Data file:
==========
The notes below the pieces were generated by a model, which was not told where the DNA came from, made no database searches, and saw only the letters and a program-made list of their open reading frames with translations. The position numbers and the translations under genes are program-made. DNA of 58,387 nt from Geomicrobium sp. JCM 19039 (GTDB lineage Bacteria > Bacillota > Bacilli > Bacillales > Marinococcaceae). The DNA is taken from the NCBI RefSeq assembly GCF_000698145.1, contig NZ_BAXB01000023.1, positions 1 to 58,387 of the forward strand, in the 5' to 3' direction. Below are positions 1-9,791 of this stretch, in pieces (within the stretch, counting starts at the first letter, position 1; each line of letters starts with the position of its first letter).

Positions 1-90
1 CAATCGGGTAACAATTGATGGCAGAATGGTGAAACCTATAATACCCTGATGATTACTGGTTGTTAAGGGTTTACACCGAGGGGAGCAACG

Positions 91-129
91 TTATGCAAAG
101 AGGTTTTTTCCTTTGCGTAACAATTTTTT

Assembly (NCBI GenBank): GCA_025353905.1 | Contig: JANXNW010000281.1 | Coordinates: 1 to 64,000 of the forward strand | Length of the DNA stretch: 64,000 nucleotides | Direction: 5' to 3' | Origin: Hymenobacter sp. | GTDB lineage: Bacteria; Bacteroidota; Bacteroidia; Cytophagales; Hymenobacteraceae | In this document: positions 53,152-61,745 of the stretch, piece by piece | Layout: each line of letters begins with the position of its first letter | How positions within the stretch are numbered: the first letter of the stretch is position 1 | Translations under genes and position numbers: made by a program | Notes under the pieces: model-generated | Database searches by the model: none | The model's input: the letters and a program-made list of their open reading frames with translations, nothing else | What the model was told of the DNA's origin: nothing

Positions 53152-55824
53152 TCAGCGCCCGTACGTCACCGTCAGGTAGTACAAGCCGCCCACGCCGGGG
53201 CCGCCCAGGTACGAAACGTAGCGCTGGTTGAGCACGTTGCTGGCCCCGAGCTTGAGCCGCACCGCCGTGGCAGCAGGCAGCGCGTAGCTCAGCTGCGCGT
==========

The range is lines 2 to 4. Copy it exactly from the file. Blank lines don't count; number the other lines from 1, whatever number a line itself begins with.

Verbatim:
Positions 1-90
1 CAATCGGGTAACAATTGATGGCAGAATGGTGAAACCTATAATACCCTGATGATTACTGGTTGTTAAGGGTTTACACCGAGGGGAGCAACG

Positions 91-129